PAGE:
On Monday evening of the 13th of April, 2015, the audience at the Music Gallery were treated to Blythwood Winds’ ‘Hogtown Roundup,’ featuring three world premieres by three Toronto-based composers (And a Toronto-premier of a work just 5 years old).
Formed in 2010, Blythwood Winds (Timothy Crouch, flute; Elizabeth Eccleston, oboe; Anthony Thompson, clarinet; Michael Macaulay, bassoon; Curtis Vander Hyden, horn) is committed to the performance of Canadian Music. They’ve enjoyed a fair bit of success so far, playing everywhere from the Canadian Music Centre to the Art Gallery of Ontario, and recently performing at the Classical Nominees Showcase at the JUNOs.
The show started with an easy-banter-style interview with the composer, preparing the listener for the new works. Each of the three composers present were subjected to an interview, and each remarked on two common challenges of writing for the Wind Quintet: the non-homogenous ensemble sound (unlike a string quartet where you have four stringed instruments that create sound the same way, in a wind quintet, you have five distinct timbres), and the wind players’ need to breathe.
The program started with the piece that was the longest in the making: William Rowson’s 9-minute Quintet for Winds spanned 20 years in its creation. The delicately gestured piece takes full advantage of the lowest register of the bassoon, showcasing Macaulay’s deep and gripping sound – kind of like a giant fuzzy peach in aural form. Later in the piece, Rowson toys with a joyous and trotting but fragmented motif, creating a sense of agitation and making each little bit of Vander Hyden’s soaring horn calls that much more effective, like giant gulps of air for the ear.
Next on the program was Casa Loma Wind Quintet by Nathaniel Barnes, which could easily be the soundtrack for a made-for-tv biopic of Henry Pellatt. In five movements, the work is a literal sound illustration of the movement titles. Five-Legged Elephant uses an almost sad, pensive elephant call; Pellatt Rag is an elegant and refined ‘oompah;’ Electricity uses rolling arpeggios to illustrate hydro-powered electricity, and so on.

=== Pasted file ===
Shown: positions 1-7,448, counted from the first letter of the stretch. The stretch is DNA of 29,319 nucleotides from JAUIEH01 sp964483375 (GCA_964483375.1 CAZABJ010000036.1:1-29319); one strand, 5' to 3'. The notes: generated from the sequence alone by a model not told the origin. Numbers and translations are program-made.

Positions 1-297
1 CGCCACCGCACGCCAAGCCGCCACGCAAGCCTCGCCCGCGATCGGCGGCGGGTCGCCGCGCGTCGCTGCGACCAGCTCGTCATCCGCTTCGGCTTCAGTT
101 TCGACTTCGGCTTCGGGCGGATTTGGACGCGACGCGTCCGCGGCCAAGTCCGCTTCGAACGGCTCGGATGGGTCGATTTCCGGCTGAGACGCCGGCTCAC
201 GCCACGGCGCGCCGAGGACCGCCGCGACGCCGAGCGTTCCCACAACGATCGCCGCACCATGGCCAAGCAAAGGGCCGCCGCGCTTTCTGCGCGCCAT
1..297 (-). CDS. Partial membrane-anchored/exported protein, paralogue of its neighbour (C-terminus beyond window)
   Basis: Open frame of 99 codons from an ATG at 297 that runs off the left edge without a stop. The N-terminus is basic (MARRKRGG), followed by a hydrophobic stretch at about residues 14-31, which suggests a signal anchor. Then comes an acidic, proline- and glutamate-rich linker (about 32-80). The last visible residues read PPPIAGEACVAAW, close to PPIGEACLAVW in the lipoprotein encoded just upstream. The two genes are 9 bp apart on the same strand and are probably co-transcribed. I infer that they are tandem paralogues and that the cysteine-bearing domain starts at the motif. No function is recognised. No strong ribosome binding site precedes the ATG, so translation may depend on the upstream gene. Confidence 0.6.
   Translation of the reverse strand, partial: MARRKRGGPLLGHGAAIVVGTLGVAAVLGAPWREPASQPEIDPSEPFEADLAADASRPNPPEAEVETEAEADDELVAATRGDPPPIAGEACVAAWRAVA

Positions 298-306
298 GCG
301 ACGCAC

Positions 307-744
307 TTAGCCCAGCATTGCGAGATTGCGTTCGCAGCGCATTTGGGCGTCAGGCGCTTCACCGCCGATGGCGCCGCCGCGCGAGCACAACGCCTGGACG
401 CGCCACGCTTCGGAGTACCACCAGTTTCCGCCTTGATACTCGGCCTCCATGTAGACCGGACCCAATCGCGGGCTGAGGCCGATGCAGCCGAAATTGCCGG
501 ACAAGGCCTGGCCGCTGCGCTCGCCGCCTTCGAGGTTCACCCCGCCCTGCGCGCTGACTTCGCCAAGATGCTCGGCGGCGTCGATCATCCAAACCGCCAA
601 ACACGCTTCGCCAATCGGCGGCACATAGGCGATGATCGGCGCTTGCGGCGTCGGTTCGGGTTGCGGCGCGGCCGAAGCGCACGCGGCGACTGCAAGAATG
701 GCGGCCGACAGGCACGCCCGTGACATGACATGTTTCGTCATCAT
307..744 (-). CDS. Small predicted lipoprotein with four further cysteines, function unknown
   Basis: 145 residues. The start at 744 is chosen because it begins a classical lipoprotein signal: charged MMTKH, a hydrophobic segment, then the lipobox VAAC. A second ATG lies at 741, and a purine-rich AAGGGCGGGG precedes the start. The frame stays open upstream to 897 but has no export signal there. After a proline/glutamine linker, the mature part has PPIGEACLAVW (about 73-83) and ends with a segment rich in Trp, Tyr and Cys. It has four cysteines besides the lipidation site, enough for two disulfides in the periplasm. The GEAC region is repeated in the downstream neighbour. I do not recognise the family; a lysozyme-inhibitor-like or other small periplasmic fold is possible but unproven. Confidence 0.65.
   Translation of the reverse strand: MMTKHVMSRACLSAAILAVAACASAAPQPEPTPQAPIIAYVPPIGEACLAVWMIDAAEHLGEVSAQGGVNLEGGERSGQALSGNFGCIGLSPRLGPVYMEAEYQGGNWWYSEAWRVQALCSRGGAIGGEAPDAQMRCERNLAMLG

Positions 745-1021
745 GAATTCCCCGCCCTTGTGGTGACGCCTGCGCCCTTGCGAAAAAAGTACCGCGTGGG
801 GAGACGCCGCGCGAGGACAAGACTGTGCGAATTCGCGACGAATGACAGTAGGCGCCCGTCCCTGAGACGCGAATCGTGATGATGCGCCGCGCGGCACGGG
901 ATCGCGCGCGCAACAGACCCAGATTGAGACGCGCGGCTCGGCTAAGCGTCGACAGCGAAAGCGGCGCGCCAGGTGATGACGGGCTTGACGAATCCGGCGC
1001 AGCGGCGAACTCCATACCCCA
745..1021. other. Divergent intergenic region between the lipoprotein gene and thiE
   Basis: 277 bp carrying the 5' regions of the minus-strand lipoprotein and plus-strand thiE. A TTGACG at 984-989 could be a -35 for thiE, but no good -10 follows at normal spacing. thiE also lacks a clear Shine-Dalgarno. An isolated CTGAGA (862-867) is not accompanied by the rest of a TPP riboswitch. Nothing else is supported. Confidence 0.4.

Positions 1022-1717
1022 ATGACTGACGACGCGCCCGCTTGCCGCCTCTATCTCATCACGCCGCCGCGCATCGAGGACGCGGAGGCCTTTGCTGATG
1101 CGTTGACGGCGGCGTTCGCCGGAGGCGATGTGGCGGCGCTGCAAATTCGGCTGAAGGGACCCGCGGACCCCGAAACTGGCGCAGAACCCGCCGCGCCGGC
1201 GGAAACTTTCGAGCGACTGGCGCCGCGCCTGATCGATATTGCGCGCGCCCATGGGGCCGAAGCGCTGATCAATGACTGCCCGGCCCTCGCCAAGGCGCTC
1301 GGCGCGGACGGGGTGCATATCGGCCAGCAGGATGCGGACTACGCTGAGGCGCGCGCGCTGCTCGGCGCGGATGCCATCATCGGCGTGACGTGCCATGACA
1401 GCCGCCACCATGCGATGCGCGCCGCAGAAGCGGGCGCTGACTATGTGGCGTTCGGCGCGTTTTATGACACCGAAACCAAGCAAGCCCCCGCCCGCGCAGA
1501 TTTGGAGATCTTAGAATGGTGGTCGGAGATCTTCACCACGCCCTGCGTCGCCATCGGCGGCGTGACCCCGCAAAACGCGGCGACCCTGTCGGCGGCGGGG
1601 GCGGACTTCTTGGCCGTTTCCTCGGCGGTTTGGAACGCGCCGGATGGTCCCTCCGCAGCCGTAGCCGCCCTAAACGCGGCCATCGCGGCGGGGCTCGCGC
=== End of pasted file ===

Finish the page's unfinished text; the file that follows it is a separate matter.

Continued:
The only piece that isn’t a tribute to Toronto was Pura Vida Suite for Wind Quintet by Calgary-based Aura Pon. Pon’s piece provided a very comfortable texture for the listener, and the final movement, marked Adagio was the perfect vessel to highlight the quintet’s beautifully grounded intonation.
Kevin Lau’s piece, Living Miniatures, explores the darker stereotypes of Toronto in three movements titled Spring Gate, Oakenshield, and Road to Aberdeen. The piece opens with a stunning flute cadenza performed brilliantly by Crouch, and later gives way to a soulful English horn solo by Eccleston, the newest Blythwood member. Lau had also mentioned the difficulties of writing for a non-homogenous ensemble, but there was a point where I blinked and the brilliant flute trill had turned into Thompson’s fluid, almost watercolour-esq clarinet melody with no apparent seams or stitches between the two. Lau also uses the very distinguishable sounds of each instruments to his advantage in a fugal passage, creating a texture that is complex but not dense.
Blythwood Winds is certainly creating a name for themselves with superb chamber music playing and their dedication to commissioning and performing new Canadian works.
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